Home / View Point / Letters to the Editor / Dear Editor: Why Oxford Street to Kwame Ture? Why not a First Peoples or East Indian name?

Dear Editor: Why Oxford Street to Kwame Ture? Why not a First Peoples or East Indian name?

“I have noted that the Deputy Mayor of Port of Spain Hillan Morean told an Emancipation Day audience that the Port of Spain City Corporation plans to rename Oxford Street after Kwame Ture, Trinidad-born Pan-African activist.

“[…] Why change to mainly African names and not equally to the First Peoples, Spanish, French Creole, Portuguese, Chinese and East Indian icons?”

The following Letter to the Editor on the plan to rename Oxford Street in Port of Spain was submitted to Wired868 by Fatimah Mohammed from Cunupia:

Photo: Trinidadian Kwame Ture, formerly Stokely Carmichael, is credited for turning the phrase ‘Black Power’ into a military slogan while living in the United States.

Dear Editor,

I have noted that the Deputy Mayor of Port of Spain Hillan Morean told an Emancipation Day audience that the Port of Spain City Corporation plans to rename Oxford Street after Kwame Ture, Trinidad-born Pan-African activist.

Morean is following the footsteps of the San Fernando Mayor Junia Regrello who is doing a similar street and highway name changing drive after pannist Ken ‘Pro­fes­sor’ Philmore, athlete Hasely Crawford, etc.

But why change to mainly African names and not equally to the First Peoples, Spanish, French Creole, Portuguese, Chinese and East Indian icons?

And why not go the whole hog and change Port of Spain to Port of Africa, and Trinidad to Iere (probably meaning ‘humming bird’), so named by the Arawak inhabitants.

Editor’s Note: Click HERE to read the response to this letter by acting Port of Spain Mayor Hillan Morean.

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9 comments

  1. In Trinidad whole towns have been named to memorialize east Indians. Names like Hindustan and Barataria for instance. We’d be hard-pressed to find examples like this in Trinidad,a town/street named after any African. The saying “the exception proves the rule” applies to the fact that all people of African descent in Trinidad&Tobago bear European names. Even in an effort to honour our local heroes, if the honor goes to an Indian/Chinese person an Indian//Chinese name is associated,rightly so, with that recognition. Trinidadians of African descent have no such prospect& and as a result of the names they have all recognition for any accomplishments will always be credited to Europeans. Kwame Ture memory for a large cross-section of Africans in the diaspora, is worthy of more than a street name-change in Port of Spain. The ease with which street names are appropriated speaks of a temporary memorial. Maybe we can have a statue in his like-ness commissioned. This is a small thing for such a great life-force.

  2. I don’t know if this person was sleeping or simply not paying attention but there are other places in Trinidad and Tobago that already contained East Indian, Amerindian and European names. Does Fyzabad (named after Faisabad in India) ring a bell? However, I’m starting to believe this person is up to some mischief and perhaps there are some racial undertones in that post. I’m curious to know why some people feel threatened when promoting Afro-Trinis and overall African culture in Trinidad and Tobago.

  3. There are very few places in Trinidad with names which tell about our African heritage. Anyone who has any knowledge of our history would know that. Naming places with African names would even out the imbalance , so go ahead Mayors…correct a wrong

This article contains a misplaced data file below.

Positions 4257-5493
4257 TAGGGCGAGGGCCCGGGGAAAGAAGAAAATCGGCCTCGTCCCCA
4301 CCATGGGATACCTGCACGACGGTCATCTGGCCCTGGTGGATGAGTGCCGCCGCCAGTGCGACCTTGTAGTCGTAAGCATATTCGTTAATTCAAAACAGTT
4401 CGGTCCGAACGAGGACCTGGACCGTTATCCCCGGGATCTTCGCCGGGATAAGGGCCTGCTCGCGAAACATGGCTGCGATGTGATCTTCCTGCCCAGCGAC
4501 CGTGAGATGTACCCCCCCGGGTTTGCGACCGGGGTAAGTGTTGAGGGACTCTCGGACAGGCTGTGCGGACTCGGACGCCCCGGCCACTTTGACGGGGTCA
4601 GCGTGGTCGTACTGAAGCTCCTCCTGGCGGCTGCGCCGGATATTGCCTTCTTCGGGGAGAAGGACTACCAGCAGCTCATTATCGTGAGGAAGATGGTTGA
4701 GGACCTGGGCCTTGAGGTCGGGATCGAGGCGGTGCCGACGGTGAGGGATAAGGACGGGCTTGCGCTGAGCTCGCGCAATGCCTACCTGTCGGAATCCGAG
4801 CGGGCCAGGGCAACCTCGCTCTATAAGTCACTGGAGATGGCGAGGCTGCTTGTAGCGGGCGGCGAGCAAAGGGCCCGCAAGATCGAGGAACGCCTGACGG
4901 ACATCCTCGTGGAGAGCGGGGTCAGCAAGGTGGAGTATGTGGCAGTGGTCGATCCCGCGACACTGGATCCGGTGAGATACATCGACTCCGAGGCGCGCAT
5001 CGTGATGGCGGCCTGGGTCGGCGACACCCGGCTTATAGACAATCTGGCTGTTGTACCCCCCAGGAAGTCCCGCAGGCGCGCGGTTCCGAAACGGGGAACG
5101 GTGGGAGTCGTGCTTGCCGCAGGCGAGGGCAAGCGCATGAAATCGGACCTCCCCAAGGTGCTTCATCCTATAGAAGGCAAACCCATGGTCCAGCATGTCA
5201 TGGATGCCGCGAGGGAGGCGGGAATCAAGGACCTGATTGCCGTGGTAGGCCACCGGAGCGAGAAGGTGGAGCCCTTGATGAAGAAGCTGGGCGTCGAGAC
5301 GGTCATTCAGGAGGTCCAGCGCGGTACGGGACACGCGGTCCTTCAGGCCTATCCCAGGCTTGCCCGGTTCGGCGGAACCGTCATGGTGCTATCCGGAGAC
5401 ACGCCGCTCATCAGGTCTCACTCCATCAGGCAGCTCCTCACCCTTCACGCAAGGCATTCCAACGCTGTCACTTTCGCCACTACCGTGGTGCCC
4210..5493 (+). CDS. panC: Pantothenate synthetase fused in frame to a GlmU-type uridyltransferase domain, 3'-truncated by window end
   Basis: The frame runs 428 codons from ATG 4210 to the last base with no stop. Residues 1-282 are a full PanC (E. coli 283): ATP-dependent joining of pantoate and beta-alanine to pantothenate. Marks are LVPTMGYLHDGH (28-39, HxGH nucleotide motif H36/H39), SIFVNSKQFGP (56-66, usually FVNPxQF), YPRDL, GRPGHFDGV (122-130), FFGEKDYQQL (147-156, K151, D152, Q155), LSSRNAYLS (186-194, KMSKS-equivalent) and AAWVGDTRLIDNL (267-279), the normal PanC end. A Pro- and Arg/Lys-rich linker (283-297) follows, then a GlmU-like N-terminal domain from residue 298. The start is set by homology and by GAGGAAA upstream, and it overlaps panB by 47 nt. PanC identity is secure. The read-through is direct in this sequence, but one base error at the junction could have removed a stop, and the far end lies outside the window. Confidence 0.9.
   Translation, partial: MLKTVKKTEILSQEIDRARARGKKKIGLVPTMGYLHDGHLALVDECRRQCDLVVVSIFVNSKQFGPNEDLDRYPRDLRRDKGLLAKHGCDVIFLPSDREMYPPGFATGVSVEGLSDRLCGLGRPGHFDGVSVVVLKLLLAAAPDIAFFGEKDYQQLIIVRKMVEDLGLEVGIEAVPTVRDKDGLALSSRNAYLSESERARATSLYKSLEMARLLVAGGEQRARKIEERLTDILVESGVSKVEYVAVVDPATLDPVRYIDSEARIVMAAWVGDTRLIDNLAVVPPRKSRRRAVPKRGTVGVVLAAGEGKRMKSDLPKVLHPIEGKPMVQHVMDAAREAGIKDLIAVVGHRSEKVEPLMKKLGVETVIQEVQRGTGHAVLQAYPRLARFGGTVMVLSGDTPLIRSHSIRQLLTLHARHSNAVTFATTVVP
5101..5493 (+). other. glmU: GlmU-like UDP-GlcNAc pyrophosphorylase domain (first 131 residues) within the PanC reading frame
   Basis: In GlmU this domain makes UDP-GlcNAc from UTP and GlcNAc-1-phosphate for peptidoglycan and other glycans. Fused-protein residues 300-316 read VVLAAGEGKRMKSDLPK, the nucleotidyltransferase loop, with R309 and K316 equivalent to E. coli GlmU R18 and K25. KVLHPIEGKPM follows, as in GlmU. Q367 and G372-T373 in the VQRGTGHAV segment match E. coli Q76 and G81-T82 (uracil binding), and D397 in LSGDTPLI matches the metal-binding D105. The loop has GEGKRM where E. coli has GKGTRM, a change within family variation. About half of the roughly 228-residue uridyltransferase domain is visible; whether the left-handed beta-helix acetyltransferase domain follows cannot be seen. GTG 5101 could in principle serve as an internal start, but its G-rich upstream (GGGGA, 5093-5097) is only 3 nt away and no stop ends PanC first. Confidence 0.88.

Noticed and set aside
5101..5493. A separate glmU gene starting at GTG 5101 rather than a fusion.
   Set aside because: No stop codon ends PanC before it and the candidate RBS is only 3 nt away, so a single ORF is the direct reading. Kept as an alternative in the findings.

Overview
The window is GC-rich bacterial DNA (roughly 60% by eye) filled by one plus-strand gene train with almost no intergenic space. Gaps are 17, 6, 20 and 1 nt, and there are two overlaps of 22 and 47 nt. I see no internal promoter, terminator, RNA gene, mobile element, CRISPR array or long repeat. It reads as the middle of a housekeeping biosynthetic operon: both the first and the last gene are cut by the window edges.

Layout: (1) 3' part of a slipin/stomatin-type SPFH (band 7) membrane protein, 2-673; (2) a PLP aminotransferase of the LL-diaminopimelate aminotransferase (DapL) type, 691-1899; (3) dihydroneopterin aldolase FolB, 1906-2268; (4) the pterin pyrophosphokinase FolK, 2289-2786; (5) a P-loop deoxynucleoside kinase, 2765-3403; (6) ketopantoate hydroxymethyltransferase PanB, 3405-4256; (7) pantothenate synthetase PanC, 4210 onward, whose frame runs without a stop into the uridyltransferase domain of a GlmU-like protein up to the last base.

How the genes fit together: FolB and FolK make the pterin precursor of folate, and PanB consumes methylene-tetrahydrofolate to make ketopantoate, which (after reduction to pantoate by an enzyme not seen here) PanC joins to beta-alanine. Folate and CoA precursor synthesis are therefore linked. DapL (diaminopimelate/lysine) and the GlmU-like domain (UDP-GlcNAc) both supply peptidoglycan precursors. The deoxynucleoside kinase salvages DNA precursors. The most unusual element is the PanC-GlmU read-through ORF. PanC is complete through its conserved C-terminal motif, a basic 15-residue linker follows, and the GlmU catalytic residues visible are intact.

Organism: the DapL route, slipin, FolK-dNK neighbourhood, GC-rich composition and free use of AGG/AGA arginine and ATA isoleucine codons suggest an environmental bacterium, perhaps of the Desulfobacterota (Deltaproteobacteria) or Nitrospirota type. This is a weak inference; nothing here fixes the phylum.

4. Well, Fatima of illogical thinkers, the dedication of street name change was made in an African Emancipation celebration and most likely any ideas, conversation, remembrances or recognition, in such habitat will pertain to African ancestors with African history culture and names not of French, Indians or British. Moreover, the street that was being address for change was Oxford Street and who most son of the soil of African that put Trinidad on the global awareness coining the phrase “black power”, that many in the American civil rights movement of the sixties misunderstood and still falls on you. Stokely Carmicheal as we the people know him is most fitting for such dedication such also Beverly Jones, Brian Davis, and Guy Harewood and others who blood run for the passion of patriotism.

    • When I read posts like this, it confirms my thinking in respect of why T&T is in such a fragmented state.

      Our divisiveness and mindset of ‘to each his own’, serves only to retard us as a nation. *sigh*.

  5. WHICH RACE SUFFERRED THE MOST ?

    • “WHICH RACE SUFFERRED THE MOST ?”

      Huh? Your question seems to suggest that selection of one of our nationals for recognition of his/her accomplishments, should be restricted to or heavily weighted in favour of Trinidadians belonging to whichever race that is deemed to have suffered the most.

      Am I correct in my interpretation? Hopefully I am wrong!

  6. It is obvious that the good lady does not know that we have many Amerindian names in use in Trinidad ex Naparima, Mucurapo, Chaguanas etc etc already. But more importantly Kwame Ture ( born Stokely Carmichael ) is a Trinidadian of international significance.But then again she might not know this or chooses to not know or care.

    • I personally would have preferred a cleaner, organised city center, before replacing the names with ppl of worth! I’d quicker pull down “Pennys” name and put back “Queen”, cause nothing bout that street in its current state, reflects the beauty or the elegance of the Lady!
      If the Mayor/City Authorities, can get that right, I’ll openly endorse the name changes and even lend a helping hand or bulldozer to remove the fenced and gated edifice of Columbus!